FORMATION OF THE COLORED NATIONAL LABOR UNION AND THE BUREAU OF LABOR
Delegates to the Colored National Labor Union Convention gathered in an atmosphere of self–conscious drama and heightened expectations. Called to order by Isaac Myers on December 6, 1869, 214 delegates from eighteen states assembled in Union League Hall in Washington, D.C. The proceedings of the founding convention of the first national black union were published in pamphlet form and are reproduced as Doc. 1.
Thus, by 1869, black leaders, North and South, had reached the conclusion that equal employment opportunities and better pay could be achieved only through independent organization. What began in July as a local black workers’ union in Baltimore soon expanded into the Colored National Labor Convention in December. That so swift and massive a response by black workingmen could be elicited in such a short period of time underscores the magnitude of the perceived need for an organization to further their special concerns. For the first time Afro–Americans representing a wide variety of trades, occupations, and professions discussed the conditions of Negro labor in the United States and made recommendations for improvements. The Colored National Labor Union was organized as a confederation of autonomous local and state unions. Unlike the NLU, however, the black union would include all workers—industrial, agricultural, skilled craftsmen, and common laborers—men and women alike, not just skilled mechanics. The constitution of the CNLU outlining the structure and purposes of the permanent organization is reproduced as Doc. 2.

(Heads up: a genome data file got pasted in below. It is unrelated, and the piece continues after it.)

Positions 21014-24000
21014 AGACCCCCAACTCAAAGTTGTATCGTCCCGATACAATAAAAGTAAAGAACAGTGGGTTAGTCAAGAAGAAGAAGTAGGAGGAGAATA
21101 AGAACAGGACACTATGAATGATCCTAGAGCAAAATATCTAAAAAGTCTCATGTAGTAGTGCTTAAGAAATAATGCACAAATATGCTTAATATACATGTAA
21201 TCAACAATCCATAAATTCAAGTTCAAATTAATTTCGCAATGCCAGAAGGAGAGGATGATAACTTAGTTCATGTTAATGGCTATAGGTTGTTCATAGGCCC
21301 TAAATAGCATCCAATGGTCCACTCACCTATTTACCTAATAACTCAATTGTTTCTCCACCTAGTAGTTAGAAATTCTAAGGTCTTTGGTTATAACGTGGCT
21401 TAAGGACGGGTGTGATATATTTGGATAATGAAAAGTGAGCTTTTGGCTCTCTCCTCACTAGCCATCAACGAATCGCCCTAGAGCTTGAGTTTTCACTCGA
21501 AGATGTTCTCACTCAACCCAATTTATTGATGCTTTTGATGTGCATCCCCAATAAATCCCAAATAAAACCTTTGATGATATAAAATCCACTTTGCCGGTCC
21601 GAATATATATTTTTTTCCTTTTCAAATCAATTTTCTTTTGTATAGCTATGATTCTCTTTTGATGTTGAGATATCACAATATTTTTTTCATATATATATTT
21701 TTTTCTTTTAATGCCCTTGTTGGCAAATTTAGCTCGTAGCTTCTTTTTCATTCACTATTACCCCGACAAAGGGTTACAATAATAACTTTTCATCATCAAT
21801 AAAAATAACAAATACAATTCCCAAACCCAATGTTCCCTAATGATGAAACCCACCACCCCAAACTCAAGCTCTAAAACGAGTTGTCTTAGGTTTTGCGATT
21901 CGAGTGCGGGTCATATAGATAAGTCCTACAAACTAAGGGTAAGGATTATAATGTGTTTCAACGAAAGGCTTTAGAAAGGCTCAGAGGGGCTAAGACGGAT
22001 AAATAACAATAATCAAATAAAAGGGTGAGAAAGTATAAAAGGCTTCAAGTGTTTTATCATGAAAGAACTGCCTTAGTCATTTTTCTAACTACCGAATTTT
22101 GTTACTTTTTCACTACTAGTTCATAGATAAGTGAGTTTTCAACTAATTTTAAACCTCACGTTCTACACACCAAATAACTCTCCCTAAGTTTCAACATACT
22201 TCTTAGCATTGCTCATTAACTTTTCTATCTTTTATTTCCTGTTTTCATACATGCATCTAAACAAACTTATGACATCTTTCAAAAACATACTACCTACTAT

The delegates lost little time addressing themselves to the problems of black workers. A permanent National Bureau of Labor with offices in Washington, D.C., was established to furnish information and employment opportunities in various parts of the nation, to lobby for legislation insuring equality of employment opportunity, and to negotiate with “bankers and capitalists” for financial assistance in establishing cooperative business ventures among blacks (Doc. 3). Composed of the chief officers and the nine–man executive committee of the CNLU, the Bureau of Labor was direct in its declaration that the “question of the hour” was how the black worker could “best improve his condition.” Blacks were encouraged to organize at the state and local levels, cooperatively pooling their wealth, since “without organization, you stand in danger of being exterminated” (Doc. 4).
The National Labor Union was represented at the CNLU convention by its president, Richard F. Trevellick. The NLU had continued to advocate a uniform platform for the working classes represented in national politics by the Labor Reform Party (Doc. 6–7, 9–10). Apparently, the NLU leadership never understood that they expected blacks to sacrifice their own interests without offering them anything in return. Thus, Trevellick disappointed the black delegates when he called for labor unity on the one hand, while denying the propriety of interfering with local white workers who prevented blacks from working at their trades. Moreover, because it would have caused severe schisms in the black community, the NLU’s demand that the CNLU abandon the Republican Party meant certain destruction of the new organization. Trevellick apparently saw no such danger in his position on these two issues, yet for the black worker these were life or death issues.
After several intensively productive days, the CNLU convention adjourned on December 10, 1869. As the delegates disbursed, two representatives of the new organization met with President Ulysses S. Grant at the White House and received his assurance of sympathy and support (Doc. 5).